France takes on sexual harassment with on-the-spot fines
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Sexual harassment on French streets or in public transport will be punished by a new on-the-spot fine of 90 euros, a government spokesman said Tuesday, while admitting it would be hard to catch offenders in the act.
The #MeToo campaign against sexual harassment started in the wake of the Harvey Weinstein affair has led to soul-searching in France, where persistent male advances are sometimes passed off as harmless flirtation
Government spokesman Benjamin Griveaux confirmed that the fines for street harassment would start at 90 euros ($110), in line with a parliamentary report recommending a penalty of 90-750 euros, depending on how fast the offender pays up.
Speaking to BFMTV network, Griveaux pointed to a 2016 survey in which 87 percent of female public transport users said they had suffered harassment such as wolf whistling, comments on their appearance, insistent stares or someone pressing up against them.
Only two percent had filed a police complaint, even though in 86 percent of cases a witness was present.
"We have to put a stop to that," Griveaux said.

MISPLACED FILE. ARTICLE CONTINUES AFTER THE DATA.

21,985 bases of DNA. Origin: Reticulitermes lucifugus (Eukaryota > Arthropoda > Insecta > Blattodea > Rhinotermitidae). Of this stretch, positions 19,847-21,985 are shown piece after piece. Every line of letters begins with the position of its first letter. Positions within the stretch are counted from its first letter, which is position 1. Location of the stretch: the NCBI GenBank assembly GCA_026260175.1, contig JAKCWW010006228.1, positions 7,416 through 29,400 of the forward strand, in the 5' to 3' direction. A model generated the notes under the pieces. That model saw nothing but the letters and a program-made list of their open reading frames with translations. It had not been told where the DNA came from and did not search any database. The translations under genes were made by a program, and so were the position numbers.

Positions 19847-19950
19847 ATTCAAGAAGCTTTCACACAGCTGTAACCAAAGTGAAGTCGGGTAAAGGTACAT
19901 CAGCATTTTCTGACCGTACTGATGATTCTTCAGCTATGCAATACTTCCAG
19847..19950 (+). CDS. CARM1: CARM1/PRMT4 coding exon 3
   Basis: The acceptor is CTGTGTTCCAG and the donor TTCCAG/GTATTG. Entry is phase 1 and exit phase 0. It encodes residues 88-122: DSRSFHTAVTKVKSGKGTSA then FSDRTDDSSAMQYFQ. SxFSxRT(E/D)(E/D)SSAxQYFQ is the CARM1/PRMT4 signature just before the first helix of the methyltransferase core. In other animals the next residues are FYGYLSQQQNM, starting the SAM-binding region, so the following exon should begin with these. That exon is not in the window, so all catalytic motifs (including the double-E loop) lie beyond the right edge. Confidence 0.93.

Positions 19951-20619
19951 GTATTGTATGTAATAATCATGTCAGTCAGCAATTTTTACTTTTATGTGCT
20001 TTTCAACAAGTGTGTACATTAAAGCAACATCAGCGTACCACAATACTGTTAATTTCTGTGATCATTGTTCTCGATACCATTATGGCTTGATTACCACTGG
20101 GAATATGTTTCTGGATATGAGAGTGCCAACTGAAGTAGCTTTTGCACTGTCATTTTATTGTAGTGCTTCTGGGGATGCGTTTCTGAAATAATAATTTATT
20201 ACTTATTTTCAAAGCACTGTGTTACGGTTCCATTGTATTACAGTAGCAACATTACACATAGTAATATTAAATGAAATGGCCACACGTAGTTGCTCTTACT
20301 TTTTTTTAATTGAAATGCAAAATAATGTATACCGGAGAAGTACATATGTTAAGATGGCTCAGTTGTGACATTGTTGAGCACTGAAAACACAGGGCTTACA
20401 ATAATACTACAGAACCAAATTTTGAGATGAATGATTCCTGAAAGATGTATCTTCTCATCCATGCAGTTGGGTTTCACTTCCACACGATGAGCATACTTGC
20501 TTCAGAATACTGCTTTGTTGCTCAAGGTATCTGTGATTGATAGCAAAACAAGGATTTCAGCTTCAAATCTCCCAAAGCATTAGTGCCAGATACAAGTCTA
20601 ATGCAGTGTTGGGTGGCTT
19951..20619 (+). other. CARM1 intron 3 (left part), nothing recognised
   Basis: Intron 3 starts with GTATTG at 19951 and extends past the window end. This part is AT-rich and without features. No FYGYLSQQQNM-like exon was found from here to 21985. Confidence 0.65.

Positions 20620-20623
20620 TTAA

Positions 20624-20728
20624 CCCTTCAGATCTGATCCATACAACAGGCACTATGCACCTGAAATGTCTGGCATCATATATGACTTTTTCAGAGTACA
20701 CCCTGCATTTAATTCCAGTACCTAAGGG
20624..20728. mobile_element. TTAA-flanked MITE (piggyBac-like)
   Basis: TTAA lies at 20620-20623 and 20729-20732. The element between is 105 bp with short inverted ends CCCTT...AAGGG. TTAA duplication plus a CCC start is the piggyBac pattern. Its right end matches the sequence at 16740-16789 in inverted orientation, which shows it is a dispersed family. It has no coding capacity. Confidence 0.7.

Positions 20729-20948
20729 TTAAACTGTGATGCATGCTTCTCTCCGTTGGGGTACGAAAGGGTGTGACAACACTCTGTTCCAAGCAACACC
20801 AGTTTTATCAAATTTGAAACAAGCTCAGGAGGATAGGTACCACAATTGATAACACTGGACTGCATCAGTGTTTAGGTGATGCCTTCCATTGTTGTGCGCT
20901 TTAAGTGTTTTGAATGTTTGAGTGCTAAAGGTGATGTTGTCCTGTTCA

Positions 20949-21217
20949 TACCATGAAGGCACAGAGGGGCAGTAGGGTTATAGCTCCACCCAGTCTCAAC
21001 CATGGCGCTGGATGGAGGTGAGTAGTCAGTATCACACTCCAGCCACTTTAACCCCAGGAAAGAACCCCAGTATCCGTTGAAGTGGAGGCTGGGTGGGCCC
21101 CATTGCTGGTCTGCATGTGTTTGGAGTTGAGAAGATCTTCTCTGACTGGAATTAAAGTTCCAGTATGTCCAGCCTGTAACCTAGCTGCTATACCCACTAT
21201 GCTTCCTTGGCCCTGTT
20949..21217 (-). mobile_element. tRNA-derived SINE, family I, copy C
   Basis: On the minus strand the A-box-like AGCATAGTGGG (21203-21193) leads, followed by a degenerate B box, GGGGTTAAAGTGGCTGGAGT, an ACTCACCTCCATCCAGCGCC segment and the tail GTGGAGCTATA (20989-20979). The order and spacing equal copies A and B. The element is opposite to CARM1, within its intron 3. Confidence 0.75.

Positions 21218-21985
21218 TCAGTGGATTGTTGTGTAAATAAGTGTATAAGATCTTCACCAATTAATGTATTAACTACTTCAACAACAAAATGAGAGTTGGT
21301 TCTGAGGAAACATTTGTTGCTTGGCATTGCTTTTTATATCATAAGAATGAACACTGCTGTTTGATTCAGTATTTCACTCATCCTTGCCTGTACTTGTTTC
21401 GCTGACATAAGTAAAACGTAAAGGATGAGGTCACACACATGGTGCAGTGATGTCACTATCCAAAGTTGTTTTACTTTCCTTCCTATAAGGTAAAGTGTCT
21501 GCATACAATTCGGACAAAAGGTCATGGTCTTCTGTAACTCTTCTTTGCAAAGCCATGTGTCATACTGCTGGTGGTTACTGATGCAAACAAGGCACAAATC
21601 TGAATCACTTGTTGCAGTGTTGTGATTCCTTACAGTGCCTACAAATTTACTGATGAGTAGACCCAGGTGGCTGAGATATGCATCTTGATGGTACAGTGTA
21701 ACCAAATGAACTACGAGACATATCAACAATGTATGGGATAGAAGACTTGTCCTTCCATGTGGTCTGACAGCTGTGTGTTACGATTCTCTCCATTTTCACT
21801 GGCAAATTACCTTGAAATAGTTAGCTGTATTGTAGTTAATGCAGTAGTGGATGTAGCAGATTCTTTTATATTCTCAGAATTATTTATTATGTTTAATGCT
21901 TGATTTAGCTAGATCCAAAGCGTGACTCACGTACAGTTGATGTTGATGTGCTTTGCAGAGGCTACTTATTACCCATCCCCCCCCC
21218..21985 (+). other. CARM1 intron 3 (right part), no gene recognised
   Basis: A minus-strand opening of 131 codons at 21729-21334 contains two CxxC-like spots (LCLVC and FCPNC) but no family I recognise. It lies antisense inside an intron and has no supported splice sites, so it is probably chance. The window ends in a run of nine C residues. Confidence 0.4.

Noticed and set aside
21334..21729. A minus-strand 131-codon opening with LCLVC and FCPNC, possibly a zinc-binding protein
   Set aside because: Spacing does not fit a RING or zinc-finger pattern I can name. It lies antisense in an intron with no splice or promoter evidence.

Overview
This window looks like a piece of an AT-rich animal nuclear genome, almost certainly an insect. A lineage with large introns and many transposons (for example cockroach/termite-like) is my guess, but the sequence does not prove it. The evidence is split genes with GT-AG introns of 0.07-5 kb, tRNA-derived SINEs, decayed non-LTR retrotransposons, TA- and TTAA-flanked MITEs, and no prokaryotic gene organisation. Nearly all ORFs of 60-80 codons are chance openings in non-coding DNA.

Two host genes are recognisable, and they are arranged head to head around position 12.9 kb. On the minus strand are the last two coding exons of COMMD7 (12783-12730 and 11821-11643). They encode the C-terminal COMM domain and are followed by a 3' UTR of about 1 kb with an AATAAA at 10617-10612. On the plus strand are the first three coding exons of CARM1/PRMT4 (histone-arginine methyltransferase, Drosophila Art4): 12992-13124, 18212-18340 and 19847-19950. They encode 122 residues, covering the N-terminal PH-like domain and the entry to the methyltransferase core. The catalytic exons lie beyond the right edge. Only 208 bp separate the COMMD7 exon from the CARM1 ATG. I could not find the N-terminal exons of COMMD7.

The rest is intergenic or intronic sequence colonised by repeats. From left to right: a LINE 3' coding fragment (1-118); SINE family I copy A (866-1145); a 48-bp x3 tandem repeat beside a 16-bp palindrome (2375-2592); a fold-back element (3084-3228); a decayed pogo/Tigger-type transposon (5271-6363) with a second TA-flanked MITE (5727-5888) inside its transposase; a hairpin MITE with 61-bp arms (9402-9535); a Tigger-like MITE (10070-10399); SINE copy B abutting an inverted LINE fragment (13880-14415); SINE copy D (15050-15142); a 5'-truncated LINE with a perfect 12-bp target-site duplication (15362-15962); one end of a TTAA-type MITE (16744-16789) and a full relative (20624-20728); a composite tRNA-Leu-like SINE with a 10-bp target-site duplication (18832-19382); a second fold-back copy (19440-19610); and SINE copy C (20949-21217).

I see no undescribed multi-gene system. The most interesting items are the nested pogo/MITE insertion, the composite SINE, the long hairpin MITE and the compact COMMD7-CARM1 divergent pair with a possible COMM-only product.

President Emmanuel Macron has made tackling sexism and predatory behaviour a core priority.
>> How Deneuve’s #MeToo pushback triggered debate in France and beyond
On Monday, the government confirmed plans to set a minimum age of sexual consent of 15, after a public outcry over a man who was acquitted of rape for sex with an 11-year-old girl to which a court found she had consented.
Later this month it will unveil the bill criminalising sexist remarks or gestures in public places.
The Paris metro has already begun regularly informing riders of round-the-clock emergency numbers to call or text to report incidents.
Griveaux admitted it would be difficult for the police to catch harassers red-handed. "But it's better than nothing," he said.
Gender Equality Minister Marlene Schiappa has said she expects the "symbolic value" alone of the new law to have a dissuasive effect.
Belgium and Portugal are among the other European countries to have introduced penalties for verbal sexual abuse, with mixed results.
In Belgium, offenders risk up to a year in jail.
Griveaux said France would attempt to learn from others "what works and what doesn't".
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